Time 60 mins
Prerequisites Thinking Procedurally
Authors Sandra Kuipers
Minimum Year Group None
What causes code complexity, and how can we avoid it? This unit looks at the ways we can write code that is easier to read and maintain.
This work is shared under the following license: Creative Commons BY-SA-NC
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Under the Hood
- Before long, the Universal Paperclips game gets pretty complex.
- Wonder how it was programmed?
- Luckily, the code is available open source!
- Take a quick peek under the hood:
- Most of the game happens in two files:
- One called globals.js
- Another called main.js
- Spend a few minutes scrolling through the code. What do you see?
- Don't read it all (there's 5546 lines in main.js alone!)
- The idea is to get a sense of the functions, conditionals and variables used.
- What did you think of the Universal Paperclips code?
- Easy to understand?
- Hard to understand?
- Don't worry if you had trouble reading it.
- I didn't share the code because it's a perfect example of how to write good code.
- But, its not all bad either. We can learn a lot by reading other people's code.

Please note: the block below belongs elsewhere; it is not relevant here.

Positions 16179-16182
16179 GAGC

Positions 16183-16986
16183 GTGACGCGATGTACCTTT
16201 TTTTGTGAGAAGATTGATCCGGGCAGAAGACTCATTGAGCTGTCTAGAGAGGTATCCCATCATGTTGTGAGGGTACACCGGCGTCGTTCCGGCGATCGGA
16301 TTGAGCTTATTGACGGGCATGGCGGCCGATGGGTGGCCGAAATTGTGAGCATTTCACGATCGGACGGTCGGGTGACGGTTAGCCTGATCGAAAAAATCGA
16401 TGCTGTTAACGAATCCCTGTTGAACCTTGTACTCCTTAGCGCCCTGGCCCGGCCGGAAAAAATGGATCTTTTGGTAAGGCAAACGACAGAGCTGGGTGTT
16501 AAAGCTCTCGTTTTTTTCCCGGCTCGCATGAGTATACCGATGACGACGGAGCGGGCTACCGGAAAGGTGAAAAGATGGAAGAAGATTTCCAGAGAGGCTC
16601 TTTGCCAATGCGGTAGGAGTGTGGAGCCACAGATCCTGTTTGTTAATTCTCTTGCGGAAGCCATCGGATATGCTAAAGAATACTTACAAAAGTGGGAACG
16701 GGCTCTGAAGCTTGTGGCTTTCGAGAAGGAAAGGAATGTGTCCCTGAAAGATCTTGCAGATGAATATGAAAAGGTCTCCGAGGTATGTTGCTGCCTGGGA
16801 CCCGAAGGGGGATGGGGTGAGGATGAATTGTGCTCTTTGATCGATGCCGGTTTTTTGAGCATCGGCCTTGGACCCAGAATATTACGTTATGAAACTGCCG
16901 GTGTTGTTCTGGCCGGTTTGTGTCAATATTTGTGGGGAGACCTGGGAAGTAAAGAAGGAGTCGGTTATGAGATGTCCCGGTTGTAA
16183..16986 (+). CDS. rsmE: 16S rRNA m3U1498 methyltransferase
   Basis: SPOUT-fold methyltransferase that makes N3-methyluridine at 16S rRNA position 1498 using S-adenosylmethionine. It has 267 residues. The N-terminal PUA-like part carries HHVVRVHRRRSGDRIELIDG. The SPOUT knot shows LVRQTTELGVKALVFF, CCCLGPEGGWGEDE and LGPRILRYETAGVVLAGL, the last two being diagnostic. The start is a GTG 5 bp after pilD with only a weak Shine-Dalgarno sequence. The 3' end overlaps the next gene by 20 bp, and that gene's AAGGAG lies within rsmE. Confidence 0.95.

- The good:
- The game logic is separated out into functions.
- Nested only one or two levels deep.
- Well named variables and functions.
- For the most part we can understand what each function does.
- Many of the conditionals are easy to read, for example:
if(funds >= wireCost)
- The bad:
- It's HUGE! Generally something this big we would split into smaller files.
- There's conditionals, functions and variables mixed everywhere.
- We've played the game, so we know the code works, but it's borderline spaghetti code.
Image from The Evolution of Software Architecture by Benoit Hediard
- According to this chart, where would you classify the Universal Paperclips code?
- Perhaps somewhere between spaghetti and lasagna?
- Modern programming is all about the ravioli.
- Small, bite-sized, modular code.
- spaghetti code
- code is available open source
- The Evolution of Software Architecture
- Benoit Hediard
- how to write good code
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